As an economist and a president, I’m concerned that the growing emphasis, especially from the federal government, on affordability, job preparation, and student loan debt (and default) is shifting the focus from what we do best—provide a liberal arts education that nurtures creativity and innovation at a level that few other institutions on this planet can match.
Yes, these economic issues are important. But a greater distinction needs to be made among the more than 4,000 institutions of higher education in the U.S., including community colleges, public two- and four-year colleges and universities, private nonprofit colleges and universities, and a rapidly growing for-profit sector—all with economic models that differ in important ways.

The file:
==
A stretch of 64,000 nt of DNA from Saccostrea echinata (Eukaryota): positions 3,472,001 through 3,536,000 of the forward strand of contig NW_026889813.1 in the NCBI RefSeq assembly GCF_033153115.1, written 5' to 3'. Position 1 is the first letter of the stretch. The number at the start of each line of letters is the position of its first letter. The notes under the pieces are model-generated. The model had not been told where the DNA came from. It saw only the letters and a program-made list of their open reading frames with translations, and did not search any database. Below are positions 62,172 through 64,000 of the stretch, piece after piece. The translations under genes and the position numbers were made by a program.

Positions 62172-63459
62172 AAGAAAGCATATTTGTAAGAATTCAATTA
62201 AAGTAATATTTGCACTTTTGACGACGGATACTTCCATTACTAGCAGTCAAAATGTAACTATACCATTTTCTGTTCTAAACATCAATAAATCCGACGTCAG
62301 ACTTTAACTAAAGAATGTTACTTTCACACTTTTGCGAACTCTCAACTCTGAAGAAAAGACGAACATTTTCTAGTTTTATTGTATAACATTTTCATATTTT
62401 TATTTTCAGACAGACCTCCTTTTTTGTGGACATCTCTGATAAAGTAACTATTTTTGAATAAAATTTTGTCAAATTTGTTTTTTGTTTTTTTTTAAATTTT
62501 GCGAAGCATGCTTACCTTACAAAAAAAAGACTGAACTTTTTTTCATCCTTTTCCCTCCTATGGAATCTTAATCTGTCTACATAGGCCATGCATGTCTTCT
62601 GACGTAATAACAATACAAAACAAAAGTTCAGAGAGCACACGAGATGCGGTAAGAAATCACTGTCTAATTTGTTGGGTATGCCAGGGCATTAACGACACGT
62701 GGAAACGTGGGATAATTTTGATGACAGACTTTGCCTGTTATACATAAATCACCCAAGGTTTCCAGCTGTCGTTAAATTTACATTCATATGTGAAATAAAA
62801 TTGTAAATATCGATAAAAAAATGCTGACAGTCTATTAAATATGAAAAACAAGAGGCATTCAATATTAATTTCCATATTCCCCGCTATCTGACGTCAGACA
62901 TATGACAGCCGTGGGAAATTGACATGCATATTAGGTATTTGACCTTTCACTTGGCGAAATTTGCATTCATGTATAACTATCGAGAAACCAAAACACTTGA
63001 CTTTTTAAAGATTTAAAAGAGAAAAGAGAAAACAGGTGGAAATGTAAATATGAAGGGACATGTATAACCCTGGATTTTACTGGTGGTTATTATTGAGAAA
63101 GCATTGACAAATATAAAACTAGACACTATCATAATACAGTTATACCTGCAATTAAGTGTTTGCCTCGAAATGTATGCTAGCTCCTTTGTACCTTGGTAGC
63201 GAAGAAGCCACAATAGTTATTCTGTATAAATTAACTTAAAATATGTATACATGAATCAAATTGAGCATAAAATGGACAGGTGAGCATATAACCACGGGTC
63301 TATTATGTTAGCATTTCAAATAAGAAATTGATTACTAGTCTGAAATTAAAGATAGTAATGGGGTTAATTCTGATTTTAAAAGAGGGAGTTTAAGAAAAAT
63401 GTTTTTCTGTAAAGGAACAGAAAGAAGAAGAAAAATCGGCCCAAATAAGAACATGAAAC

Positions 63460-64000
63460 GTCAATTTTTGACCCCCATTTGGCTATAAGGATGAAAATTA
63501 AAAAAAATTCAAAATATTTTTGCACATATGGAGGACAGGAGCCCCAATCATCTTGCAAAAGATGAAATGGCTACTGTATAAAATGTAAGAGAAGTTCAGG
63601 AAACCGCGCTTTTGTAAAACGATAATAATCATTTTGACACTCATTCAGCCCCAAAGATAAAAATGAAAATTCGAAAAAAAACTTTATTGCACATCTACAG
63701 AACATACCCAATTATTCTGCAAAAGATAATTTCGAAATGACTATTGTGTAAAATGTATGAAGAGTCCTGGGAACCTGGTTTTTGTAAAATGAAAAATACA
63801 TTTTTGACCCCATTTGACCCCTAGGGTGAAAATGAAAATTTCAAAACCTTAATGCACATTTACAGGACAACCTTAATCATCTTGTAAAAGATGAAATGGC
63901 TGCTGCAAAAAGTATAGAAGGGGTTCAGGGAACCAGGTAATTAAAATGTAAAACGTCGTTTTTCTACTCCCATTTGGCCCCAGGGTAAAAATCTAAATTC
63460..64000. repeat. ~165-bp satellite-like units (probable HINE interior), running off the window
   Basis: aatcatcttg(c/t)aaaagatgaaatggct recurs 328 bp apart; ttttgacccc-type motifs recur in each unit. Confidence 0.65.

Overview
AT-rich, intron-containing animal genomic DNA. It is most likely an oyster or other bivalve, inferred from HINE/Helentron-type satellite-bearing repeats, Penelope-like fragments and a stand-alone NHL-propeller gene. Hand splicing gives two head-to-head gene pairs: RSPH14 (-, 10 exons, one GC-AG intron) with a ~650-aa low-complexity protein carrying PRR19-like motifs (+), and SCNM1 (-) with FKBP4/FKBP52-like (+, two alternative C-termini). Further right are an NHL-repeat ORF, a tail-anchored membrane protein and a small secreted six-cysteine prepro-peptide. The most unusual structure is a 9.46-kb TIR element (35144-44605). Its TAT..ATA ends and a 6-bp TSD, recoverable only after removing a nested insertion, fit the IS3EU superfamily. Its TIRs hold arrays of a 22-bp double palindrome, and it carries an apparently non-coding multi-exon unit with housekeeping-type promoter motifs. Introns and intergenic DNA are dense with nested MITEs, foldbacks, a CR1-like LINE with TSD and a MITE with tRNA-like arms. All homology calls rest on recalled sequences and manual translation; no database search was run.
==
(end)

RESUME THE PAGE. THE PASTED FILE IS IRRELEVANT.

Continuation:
What are we focused on at Colorado College? While we are taking steps to ensure that all students, regardless of family income, can attend and succeed at our college, we have also developed a strategic plan that focuses on strengthening our definition and profile as a distinctive place of learning, making a deeper investment in addressing social and environmental challenges, and enhancing our campus with both regional and global perspectives in mind.
With this plan, we will build on our strong record of developing human potential—one undergraduate at a time. Being recognized for our distinctiveness, rather than being grouped with a very broad range of institutional types, would benefit all liberal arts colleges, as well as students, families, and the general public.
Jill Tiefenthaler, President, Colorado College